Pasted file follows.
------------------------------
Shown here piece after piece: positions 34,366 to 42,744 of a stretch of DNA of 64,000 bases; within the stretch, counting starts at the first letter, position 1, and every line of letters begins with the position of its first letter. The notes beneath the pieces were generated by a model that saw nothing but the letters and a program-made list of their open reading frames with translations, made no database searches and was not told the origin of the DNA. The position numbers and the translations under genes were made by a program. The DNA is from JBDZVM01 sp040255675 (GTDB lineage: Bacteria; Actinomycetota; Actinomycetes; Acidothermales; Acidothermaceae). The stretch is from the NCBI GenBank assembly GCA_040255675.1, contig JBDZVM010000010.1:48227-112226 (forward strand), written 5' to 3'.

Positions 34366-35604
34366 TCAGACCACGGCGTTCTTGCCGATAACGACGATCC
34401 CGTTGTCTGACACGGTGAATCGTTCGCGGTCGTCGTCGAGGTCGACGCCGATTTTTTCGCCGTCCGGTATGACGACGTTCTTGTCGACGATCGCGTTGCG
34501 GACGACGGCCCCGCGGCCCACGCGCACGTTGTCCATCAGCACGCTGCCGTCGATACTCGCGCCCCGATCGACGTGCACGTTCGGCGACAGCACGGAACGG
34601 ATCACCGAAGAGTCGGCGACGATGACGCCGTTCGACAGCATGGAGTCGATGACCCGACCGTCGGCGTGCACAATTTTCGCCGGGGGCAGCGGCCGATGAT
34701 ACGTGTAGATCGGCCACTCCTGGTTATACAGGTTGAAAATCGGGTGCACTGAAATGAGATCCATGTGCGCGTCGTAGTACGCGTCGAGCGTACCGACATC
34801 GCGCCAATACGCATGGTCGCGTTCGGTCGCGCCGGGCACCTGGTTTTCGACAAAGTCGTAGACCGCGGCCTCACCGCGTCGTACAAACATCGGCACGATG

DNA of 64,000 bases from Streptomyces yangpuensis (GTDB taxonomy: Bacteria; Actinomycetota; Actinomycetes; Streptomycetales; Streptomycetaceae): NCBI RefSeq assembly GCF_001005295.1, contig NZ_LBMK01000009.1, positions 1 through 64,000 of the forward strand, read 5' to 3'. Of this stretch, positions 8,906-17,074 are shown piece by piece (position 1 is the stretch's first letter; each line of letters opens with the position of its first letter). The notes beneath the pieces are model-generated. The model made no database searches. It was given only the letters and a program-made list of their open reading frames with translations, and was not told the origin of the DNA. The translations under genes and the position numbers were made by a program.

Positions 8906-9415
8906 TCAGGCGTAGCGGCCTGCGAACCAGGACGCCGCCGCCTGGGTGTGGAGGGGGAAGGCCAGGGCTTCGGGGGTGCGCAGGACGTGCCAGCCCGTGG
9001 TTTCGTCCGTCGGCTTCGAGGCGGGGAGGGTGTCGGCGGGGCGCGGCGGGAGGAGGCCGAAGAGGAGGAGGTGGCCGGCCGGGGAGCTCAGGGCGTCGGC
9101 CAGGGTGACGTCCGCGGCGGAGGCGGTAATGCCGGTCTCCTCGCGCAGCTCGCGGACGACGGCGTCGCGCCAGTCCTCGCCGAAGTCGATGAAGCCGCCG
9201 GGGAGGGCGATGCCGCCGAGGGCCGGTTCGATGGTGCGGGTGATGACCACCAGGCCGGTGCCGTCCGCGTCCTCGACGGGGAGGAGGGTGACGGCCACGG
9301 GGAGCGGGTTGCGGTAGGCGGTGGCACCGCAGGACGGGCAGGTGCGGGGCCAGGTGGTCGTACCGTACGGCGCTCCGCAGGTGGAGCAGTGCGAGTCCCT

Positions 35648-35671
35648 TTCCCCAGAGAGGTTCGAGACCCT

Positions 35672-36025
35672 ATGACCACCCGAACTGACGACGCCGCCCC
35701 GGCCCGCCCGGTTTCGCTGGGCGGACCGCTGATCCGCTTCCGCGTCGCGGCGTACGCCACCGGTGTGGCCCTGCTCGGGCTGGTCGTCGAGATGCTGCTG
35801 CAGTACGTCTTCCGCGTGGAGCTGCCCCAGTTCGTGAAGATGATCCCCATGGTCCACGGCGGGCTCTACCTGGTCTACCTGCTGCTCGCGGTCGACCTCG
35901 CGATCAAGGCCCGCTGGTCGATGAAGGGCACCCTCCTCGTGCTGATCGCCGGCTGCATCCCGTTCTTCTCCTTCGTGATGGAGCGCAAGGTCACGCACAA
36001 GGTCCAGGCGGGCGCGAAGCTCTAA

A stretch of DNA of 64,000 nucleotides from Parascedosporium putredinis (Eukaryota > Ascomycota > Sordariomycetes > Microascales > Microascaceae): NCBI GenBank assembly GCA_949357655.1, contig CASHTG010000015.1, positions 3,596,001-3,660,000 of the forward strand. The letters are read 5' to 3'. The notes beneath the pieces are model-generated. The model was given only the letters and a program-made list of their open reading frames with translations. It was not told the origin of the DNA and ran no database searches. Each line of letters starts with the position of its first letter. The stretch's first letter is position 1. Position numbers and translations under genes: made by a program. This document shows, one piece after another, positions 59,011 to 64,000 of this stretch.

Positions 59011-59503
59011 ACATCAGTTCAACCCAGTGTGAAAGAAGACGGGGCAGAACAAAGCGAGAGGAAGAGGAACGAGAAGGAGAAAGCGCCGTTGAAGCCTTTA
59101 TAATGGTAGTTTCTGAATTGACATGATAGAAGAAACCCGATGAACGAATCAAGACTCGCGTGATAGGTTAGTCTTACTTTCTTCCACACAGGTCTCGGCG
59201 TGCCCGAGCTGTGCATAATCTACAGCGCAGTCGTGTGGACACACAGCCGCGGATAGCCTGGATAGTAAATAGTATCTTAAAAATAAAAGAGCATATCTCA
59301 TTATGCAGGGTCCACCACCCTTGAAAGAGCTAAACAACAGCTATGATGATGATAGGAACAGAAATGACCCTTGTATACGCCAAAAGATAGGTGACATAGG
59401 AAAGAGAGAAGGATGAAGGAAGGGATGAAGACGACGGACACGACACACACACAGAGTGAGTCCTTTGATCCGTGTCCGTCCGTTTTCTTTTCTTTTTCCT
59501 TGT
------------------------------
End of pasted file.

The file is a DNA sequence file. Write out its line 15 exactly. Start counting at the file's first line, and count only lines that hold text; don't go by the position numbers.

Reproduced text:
9301 GGAGCGGGTTGCGGTAGGCGGTGGCACCGCAGGACGGGCAGGTGCGGGGCCAGGTGGTCGTACCGTACGGCGCTCCGCAGGTGGAGCAGTGCGAGTCCCT